The sugar industry has long denied that sugar has any specific role in chronic disease, though research suggests otherwise, says The Washington Post. The Sugar Association issued a statement in early 2016 criticizing a University of Texas MD Anderson Cancer Center study suggesting that sugar in Western diets increased the risk of breast cancer tumours and metastasis.
The researchers' claims that the sugar industry misled the public to mirror those of the industry. A trial was held in 2004 to determine whether tobacco industry officials had intentionally deceived Americans for years into thinking that smoking did not cause cancer, despite acknowledging the dangers of smoking among themselves.
Another study in Europe tracked how the dominance of language that first appeared in tobacco industry's submissions gradually crept into the final drafts of the European tobacco directive passed by the European parliament earlier this year. (Also see: Study identifies EU policy shift on tobacco control after massive industry lobbying).
Eight months later, the tobacco industry was asked to pay $10 billion over five years to help millions of Americans quit smoking. The penalty was less than 8 per cent of what the government had asked for when proceedings began.
Tuesday's report isn't the first time that decades-old documents appear to show that the sugar industry distorted medical research. A 2015 report also published in PLOS Medicine described a national campaign in the 1960s to boost cavity prevention and a government research programme created to curb tooth decay.
But instead of encouraging people to eat less sugar, the government - swayed by sugar industry interests - pushed alternative methods such as ways to break up dental plaque and vaccines for fighting tooth decay.
In 1964, the group now known as the Sugar Association looked for ways to soften ''negative attitudes toward sugar'' after studies began linking sugar with heart disease. The group approved ''Project 226,'' in which it paid Harvard researchers today's equivalent of $48,900 to write an article reviewing those studies.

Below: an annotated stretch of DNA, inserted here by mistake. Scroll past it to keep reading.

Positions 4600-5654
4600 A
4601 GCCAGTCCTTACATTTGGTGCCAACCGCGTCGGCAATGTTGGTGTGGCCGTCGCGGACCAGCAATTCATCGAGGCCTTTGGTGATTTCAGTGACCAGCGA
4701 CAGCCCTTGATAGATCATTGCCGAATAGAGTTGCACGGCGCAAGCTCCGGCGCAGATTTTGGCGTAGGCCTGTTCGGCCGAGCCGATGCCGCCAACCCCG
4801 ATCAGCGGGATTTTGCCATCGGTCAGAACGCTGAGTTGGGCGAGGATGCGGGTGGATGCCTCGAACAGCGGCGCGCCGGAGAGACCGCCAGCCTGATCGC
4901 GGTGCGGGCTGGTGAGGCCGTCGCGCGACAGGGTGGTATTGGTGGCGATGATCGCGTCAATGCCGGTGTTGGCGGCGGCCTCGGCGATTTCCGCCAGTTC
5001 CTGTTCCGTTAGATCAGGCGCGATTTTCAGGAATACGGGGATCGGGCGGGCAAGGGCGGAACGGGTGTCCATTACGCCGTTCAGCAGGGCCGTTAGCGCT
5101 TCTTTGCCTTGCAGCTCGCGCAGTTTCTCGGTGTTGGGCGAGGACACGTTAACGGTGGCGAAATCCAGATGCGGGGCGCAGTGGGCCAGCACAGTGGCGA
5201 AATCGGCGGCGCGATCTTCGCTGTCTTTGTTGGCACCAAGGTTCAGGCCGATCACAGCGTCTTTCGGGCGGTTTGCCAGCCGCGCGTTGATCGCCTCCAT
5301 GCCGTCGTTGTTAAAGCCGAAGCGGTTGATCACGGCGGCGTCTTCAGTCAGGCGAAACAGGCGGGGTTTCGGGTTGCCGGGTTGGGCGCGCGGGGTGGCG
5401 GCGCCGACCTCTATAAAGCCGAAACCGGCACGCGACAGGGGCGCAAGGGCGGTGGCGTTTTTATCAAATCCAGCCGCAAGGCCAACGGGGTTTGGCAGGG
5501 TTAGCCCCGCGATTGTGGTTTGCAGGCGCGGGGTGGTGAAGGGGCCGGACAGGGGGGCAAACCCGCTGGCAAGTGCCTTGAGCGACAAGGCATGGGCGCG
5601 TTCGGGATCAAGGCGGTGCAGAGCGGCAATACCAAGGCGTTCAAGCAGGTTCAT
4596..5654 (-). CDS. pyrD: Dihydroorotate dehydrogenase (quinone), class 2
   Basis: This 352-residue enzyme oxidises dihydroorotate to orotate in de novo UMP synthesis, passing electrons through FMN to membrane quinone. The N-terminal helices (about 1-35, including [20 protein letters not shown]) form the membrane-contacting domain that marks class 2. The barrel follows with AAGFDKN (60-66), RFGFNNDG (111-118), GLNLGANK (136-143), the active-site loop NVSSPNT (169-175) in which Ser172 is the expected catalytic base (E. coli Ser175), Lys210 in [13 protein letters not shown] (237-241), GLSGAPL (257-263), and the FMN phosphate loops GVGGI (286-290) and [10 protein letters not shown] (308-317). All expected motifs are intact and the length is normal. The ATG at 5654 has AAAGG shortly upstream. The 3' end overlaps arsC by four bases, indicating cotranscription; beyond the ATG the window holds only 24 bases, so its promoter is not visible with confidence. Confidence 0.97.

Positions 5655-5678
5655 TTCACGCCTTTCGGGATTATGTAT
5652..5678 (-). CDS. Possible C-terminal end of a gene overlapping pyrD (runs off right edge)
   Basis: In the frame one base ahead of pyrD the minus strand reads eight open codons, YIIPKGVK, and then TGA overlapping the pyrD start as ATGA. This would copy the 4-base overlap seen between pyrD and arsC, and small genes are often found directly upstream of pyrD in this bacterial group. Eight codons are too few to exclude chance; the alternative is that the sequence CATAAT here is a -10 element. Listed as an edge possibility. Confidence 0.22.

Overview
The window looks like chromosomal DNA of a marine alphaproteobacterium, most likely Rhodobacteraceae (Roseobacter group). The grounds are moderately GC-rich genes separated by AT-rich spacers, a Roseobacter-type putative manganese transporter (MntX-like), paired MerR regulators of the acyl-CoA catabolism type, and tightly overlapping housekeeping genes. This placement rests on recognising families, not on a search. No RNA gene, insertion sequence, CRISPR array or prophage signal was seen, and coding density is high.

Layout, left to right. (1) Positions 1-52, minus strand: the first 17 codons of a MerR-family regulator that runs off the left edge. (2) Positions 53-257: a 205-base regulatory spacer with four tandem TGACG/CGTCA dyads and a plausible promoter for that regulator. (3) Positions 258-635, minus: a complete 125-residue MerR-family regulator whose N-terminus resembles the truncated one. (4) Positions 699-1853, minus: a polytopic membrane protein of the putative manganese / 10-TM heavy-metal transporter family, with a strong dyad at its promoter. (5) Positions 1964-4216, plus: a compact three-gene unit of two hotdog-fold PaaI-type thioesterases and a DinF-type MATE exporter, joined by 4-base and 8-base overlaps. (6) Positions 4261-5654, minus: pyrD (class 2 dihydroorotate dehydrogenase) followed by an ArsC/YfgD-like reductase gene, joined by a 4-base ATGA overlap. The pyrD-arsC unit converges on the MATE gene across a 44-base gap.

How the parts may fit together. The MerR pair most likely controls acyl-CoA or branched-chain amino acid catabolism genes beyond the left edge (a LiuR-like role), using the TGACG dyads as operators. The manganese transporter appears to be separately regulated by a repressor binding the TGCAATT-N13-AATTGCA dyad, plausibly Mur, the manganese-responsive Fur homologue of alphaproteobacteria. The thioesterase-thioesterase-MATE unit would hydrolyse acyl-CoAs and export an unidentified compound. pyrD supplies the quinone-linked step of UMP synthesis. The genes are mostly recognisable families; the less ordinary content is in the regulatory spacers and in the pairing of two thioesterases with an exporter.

The article, published in 1967, concluded that there was ''no doubt'' that the only dietary intervention needed to prevent heart disease was reducing cholesterol and saturated fat. The researchers played down the effects of sugar, according to an analysis of historical documents published in the journal JAMA Internal Medicine.
The Sugar Association said the 1960s research cited in Tuesday's report ended for three reasons - it was too expensive, it was ''significantly delayed'', and the delay interfered with the organisational restructuring of the Sugar Research Foundation, which would eventually become the International Sugar Research Foundation.
Cristin Kearns, an author of the investigation, told NPR that the sugar industry continues to have ''a lot of money and influence,'' which it uses to downplay nutrition guidelines, such as those limiting added sugars to no more than 10 percent of daily caloric consumption.
Had the data found in the 1968 study been made public, sugar may have been looked at under a more critical lens in the years since, she said.